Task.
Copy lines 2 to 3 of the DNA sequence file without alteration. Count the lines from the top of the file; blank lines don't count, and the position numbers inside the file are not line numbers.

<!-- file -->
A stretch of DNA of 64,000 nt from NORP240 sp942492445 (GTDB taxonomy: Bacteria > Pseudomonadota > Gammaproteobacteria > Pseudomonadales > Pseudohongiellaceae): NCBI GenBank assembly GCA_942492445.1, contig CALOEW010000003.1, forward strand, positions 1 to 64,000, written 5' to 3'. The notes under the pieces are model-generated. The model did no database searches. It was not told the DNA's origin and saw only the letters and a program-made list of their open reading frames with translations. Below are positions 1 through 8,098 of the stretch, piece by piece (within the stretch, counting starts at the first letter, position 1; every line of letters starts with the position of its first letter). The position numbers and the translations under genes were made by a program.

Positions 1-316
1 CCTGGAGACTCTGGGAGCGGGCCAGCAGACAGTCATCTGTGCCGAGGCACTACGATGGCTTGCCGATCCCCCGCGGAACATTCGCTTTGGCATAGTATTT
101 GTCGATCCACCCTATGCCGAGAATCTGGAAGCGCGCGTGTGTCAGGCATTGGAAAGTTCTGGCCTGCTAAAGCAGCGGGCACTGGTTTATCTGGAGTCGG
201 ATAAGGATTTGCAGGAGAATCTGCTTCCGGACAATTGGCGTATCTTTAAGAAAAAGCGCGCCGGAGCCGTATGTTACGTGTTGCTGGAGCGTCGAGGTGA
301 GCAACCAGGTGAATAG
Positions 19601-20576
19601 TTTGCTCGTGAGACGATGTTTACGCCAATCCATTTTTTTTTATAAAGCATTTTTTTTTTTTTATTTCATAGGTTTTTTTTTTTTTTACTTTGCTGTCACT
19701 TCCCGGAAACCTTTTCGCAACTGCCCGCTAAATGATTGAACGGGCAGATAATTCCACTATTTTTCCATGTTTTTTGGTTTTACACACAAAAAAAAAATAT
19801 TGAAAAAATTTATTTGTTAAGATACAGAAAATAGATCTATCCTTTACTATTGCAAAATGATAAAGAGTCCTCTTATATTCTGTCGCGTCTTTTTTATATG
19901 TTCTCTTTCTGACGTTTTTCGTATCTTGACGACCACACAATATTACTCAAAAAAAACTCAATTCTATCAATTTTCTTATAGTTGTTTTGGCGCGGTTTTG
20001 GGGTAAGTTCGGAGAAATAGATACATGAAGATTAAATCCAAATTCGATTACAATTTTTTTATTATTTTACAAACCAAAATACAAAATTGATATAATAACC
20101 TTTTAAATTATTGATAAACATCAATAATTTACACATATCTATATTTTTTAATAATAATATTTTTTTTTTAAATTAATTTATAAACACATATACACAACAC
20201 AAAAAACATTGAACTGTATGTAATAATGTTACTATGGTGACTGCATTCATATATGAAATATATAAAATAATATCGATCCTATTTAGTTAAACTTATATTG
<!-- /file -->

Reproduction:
Positions 1-316
1 CCTGGAGACTCTGGGAGCGGGCCAGCAGACAGTCATCTGTGCCGAGGCACTACGATGGCTTGCCGATCCCCCGCGGAACATTCGCTTTGGCATAGTATTT